Then the terrible anxiety began. The inquiry, “Who of us will it be, if a number is to be drawn out and shot. If it is me, how can I bear to be hurried into the presence of the Great Judge of the quick and the dead?” The prisoners were subjected to this terrible suspense of mind for about fifteen hours. The question as to whether “we will be sent to Northern Prisons, or disposed of otherwise”. Is lost sight of in this greater question of violent death, or to escape such as ordeal. But Great God of Creation was merciful to the dear disconsolate footsore sufferers. In the early morning, a Union Officer was seen approaching the gate of the enclosure and when in loud speaking distance, he exclaimed at the top of his voice, “All right boys , all right”, then a shout of joy went up from hundreds of joyful prisoners. When as investigation was had in regards to the shooting of prisoners there was no proof that such had been the case. What a relief; what a sudden transition from the approaching calamity of a violent death in a few days to a freedom from such heart tending sadness. And in addition to such information, the union officer called the prisoners together and addressed them with words kindly spoken, saying to them that under the orders of General Wilson, the prisoners would not be sent to a Northern prison, not any other prison, but would be paroled to go to their homes and friends, with full assurance that they would not be called for anymore. That terrible war was over. Advising the boys to get up stock and forage and make a crop with the best means on hand.

Let that scene in the prison stockade in Montgomery never be forgotten by the children, grandchildren and friends of my dear brother Alfred. Sure enough, our brother and a few neighbor fellow prisoners, arrived home in good time – some with makeshift of a plow-horse, bought with Confederate bills with “bit guns” on them. Sure enough, the neighbors and friends, and all the living soldier boys and the families joined together and were blessed with good seasons and made good average crops.

And we all know the balance of it for the past 29 years. The political strife is still on hand but ub a dufferebt sgaoe ib tgus tge 6th dat if /aygyst 1894. (Election)

We now turn back to beginning 1870, when the great affliction of the dear Malinda had about finished its terrible work, after the best doctors of the County had done all that love and humanity would prompt in endeavoring to relieve the dear suffering wife and mother of her aches, pains and derangements. But like it has been with the generations past, and will be with the generations present, she suffered long and severe with Rheumatism, together with a complication of other ailments, but bore her sufferings patiently. All the time intent on doing something for the little ones, her loved ones. Her beloved father having predeceased her short time, having died in her house and leaving her dear Mother, Aunt Catie, as the only living member of her family. The dear sister, Malinda, died in her home at the “Bradford Stephens” place, on the ___ day of July, 1871. Sister Malinda was, for near a score of years, a devoted member of the Baptist Church with her husband, and rejoiced with us in our refreshing seasons, at our meetings and at our homes. And truly her house was a preacher’s home, as well as hospitable and kind to the needy of her neighborhood. She died in full assurance of a happy exchange of worlds and conditions. “Blessed are the dead who die in the Lord.” Next we go back and notice the death of our dear brothers, John and Samuel.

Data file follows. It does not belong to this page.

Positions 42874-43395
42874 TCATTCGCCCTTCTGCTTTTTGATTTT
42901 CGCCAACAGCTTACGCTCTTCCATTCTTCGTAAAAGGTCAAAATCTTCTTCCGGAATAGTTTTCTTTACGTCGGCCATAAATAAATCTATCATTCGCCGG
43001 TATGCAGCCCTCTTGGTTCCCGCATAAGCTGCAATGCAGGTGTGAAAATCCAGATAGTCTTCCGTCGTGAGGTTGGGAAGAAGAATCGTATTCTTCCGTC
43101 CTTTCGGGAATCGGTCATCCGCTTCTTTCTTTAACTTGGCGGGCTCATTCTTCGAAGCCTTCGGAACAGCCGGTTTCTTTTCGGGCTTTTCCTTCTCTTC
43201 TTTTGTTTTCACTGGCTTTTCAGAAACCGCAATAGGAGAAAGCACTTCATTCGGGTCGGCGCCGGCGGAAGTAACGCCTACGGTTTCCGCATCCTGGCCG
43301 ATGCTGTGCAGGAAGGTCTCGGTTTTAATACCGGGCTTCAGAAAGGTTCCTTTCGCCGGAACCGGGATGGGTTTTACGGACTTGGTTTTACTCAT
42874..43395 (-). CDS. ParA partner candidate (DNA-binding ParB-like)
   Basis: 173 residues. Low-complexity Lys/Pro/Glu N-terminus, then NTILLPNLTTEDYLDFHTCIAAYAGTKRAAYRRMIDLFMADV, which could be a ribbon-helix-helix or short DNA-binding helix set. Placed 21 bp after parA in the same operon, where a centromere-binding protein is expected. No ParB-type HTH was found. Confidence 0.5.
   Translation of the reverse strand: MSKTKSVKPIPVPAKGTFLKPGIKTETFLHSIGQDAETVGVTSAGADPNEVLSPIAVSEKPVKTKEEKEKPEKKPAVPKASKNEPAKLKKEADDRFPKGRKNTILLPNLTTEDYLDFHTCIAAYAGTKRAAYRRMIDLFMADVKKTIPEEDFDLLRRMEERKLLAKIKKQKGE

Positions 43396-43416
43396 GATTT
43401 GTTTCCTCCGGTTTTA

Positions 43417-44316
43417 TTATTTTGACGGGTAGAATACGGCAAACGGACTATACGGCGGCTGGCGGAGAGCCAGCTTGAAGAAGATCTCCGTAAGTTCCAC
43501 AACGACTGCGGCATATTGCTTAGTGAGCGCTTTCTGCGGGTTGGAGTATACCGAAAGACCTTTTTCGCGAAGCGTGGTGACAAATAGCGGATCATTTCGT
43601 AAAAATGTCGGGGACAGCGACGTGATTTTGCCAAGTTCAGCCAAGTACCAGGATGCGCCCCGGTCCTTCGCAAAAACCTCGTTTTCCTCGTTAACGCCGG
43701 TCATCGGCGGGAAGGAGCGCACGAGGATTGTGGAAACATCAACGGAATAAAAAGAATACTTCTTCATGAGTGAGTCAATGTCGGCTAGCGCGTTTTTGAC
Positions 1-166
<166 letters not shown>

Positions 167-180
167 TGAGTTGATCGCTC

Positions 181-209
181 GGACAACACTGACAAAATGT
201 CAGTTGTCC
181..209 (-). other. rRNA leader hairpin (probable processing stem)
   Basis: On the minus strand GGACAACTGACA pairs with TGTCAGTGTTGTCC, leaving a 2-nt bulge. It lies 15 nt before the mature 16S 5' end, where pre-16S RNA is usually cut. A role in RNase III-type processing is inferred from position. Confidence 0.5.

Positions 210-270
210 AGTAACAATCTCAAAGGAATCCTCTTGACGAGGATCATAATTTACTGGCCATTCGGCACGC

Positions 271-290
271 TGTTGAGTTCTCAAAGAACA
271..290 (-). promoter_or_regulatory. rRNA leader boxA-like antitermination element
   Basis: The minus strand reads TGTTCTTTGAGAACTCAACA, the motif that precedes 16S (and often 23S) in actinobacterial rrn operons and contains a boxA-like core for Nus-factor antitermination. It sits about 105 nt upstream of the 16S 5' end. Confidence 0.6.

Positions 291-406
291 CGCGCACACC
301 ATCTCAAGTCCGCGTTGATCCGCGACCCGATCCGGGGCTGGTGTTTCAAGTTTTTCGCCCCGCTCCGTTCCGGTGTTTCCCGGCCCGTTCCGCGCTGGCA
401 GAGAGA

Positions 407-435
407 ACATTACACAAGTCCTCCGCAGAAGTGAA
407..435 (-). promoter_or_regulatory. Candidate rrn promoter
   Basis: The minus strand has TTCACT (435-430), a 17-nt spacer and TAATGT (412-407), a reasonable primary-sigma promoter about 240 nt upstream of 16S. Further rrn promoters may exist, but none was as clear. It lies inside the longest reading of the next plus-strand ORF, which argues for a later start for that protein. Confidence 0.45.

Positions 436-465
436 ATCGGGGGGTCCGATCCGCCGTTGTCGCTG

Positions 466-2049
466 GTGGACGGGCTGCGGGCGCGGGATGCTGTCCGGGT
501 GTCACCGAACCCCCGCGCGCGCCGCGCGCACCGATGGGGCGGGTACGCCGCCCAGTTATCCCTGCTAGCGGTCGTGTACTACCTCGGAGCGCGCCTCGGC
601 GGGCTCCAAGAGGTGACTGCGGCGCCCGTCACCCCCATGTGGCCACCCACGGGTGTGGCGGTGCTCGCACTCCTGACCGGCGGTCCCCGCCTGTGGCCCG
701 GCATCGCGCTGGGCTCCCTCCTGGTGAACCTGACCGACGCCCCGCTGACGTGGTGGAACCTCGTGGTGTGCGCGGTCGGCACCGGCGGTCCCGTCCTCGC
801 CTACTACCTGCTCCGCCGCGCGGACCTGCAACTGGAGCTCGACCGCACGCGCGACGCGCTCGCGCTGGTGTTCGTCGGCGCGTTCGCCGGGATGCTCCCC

Our brother John was a man of strong energy and fixed purposes. Was popular in his community. So that as a dealer in other men’s stock and produce, he was chosen and sent to the markets of the country, and everyone was satisfied with the sales made and the supplies brought back. He and his hired men cleared a good three-horse farm, and husbanded a good farm business, besides his several wagon engagements each winter and spring to the City of Tuscaloosa, one hundred miles distant. His Betsey was truly a helpmate in all their undertakings. He bought two hundred acres of valuable land in addition to what our father gave him—a liberal portion of it on creek bottom, and was all paid for besides a comfortable living for his family and liberal hospitalities to his neighbors and the wayfaring man, preacher or no-preacher. His fellowship in the church was much disturbed by his absence from church and other obstacles. He was never charged before his church for any short comings, or immoralities but he several times asked the church to allow him to make his apologies and confessions for his many wrongs in conduct and conversation, always showing deep penitence for his wrongs and an ardent wish to live according to the requirements of the duties incumbent on a Christian and member of the church. He was ever ready to give to the church or to his Christian friend a reason of his hopes for blessed immortality in the Great Paradise above.